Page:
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‘Percy Jackson and the Olympians’: the cinematic return

Percy Jackson and the Olympians is a book series about a boy whose world changes when he discovers his unlikely heritage as a demigod. Since the 2005 release of The Lightning Thief, the series has experienced a lot of success and gained a dedicated fanbase, leading to Rick Riordan releasing four other book series within its universe. In short, there is a definite audience for the Disney+ Series that Riordan announced on Twitter

However, thanks to the movies, a lot of fans are certain to have some anxieties about how the show will turn out. As someone who both read the original series and watched the movies at the time of their release, I was certainly disappointed with the outcome. Transitioning from the page to the big screen certainly caused some issues for the film. Whilst Percy is 12 in the books, he is around 16 in the films, which creates a definite change in atmosphere. Additionally, Percy’s personality and even his relationship with his friends seem to significantly change in this age-up. Viewers are left with a relatively unfamiliar interpretation of the central characters who they have come to love. 

With many adaptations, readers have grown accustomed to seeing some memorable moments cut from the script. But, the Percy Jackson movies take this a step further

The movie also stunts certain characters’ potential for growth between the installations. Percy and Annabeth both mature and change massively during the series and even between each book. On the other hand, movie Percy and Annabeth don’t seem to change at all; in the first place I wouldn’t be able to tell you much about the characters. 

The best way to articulate this is that I know more about Percy’s personality from the chapter titles of the books than I understand from the movies. This, along with the first-person narration, is what made Percy and the series itself so charming, but it’s something that the movies did not succeed in replicating. A Disney+ show with an episodic format may provide a better form for both of these elements and I think this will go a long way in making the series feel characteristically Percy Jackson.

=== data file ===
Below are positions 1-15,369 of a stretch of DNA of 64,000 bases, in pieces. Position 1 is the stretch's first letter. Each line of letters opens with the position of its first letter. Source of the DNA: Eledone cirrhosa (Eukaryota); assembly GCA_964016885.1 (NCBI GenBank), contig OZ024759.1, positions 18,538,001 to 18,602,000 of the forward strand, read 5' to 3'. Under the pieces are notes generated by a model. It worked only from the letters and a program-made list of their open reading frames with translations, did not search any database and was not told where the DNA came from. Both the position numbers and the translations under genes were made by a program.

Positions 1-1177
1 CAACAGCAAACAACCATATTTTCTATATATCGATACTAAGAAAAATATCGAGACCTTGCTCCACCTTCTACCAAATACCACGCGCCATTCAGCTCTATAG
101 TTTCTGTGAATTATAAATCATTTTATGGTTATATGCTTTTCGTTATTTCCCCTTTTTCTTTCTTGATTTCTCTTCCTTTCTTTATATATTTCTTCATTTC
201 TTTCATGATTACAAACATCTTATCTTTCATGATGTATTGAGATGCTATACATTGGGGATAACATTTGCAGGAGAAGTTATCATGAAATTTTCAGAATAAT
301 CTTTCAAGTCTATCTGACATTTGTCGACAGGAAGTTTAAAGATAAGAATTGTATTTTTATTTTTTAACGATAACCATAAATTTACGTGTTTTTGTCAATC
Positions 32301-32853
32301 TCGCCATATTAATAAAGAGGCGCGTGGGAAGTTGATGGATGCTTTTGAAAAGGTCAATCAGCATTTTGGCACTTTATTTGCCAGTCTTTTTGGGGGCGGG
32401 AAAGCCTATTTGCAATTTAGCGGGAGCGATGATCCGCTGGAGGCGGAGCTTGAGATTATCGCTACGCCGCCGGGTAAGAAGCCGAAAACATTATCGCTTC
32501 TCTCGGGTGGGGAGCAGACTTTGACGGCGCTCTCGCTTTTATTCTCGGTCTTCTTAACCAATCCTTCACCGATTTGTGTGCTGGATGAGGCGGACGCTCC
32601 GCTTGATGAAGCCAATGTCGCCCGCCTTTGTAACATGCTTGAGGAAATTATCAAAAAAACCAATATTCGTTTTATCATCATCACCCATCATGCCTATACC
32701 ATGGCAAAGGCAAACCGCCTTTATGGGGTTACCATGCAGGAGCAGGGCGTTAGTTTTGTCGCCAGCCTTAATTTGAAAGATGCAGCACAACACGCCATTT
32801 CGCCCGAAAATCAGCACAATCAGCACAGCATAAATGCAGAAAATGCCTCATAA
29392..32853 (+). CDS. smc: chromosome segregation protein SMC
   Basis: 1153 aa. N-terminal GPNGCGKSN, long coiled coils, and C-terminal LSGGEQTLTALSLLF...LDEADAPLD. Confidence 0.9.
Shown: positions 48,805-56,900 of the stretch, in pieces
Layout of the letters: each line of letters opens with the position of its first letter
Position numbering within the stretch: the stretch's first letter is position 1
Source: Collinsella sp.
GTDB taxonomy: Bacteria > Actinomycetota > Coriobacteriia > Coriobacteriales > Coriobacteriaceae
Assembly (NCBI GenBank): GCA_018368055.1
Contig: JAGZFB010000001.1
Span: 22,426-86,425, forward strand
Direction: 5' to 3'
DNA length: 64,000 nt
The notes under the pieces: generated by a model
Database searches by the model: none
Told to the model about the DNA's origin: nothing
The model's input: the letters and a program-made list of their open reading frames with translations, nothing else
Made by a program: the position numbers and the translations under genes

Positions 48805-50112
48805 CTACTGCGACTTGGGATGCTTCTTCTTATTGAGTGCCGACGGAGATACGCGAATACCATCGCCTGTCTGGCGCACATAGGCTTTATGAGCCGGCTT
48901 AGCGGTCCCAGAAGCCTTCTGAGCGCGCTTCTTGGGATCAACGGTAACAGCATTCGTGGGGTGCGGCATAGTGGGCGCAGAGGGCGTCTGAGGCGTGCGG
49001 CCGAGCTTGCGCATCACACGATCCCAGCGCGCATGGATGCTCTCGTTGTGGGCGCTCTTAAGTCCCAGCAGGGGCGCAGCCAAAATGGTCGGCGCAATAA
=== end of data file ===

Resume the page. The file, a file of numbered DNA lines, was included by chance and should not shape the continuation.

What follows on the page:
As well as this, TV shows span a much longer time than what a film can and this is arguably what could make Percy Jackson succeed, since the movie adaptation struggled. One of the major problems was that they cut and changed vast amounts of the base story. With many adaptations, readers have grown accustomed to seeing some memorable moments cut from the script. But, the Percy Jackson movies take this a step further. 

They make some smaller changes like having Percy try to leave Camp Half-Blood alone, without permission, instead of being given a quest and choosing his companions. I’d argue that this is actually a significant change, portraying Percy as a self-asserted, lone wolf teenager rather than one who is unprepared for the vast changes in his life. It also ignores the significance of picking Annabeth rather than her literally tagging along, but the movie ignores a lot about Annabeth’s character already. They also decided to make some other pretty large changes. Remember Ares from the first movie? He is effectively not in it. In the books he is one of two central antagonists, with his own entire sub-plot. 

The episodic form should help capture what made the books so enjoyable and allow for a more faithful adaptation

The second movie, Sea of Monsters, didn’t deal particularly well with the antagonists either. The writers decided to resurrect the final villain of the series at the end of this sequel. No, that didn’t happen in the book. No, it wasn’t a good idea. 

It’s natural that not everything can make it into the film, but for a Percy Jackson show to succeed, the writers will need to eliminate the habit of cutting important elements of plot and character whilst forcing in others that refuse to fit. Especially when those shoe-horned elements are massive CGI-abomination final bosses. 

Ultimately, I do think a Percy Jackson Disney+ show could turn out fantastically. The episodic form should help capture what made the books so enjoyable and allow for a more faithful adaptation. The series is certainly still popular, and I’m sure that older fans would love to see a cinematic redemption. For it to succeed the writers of the show must learn from the movies and – more importantly – learn from the books. 

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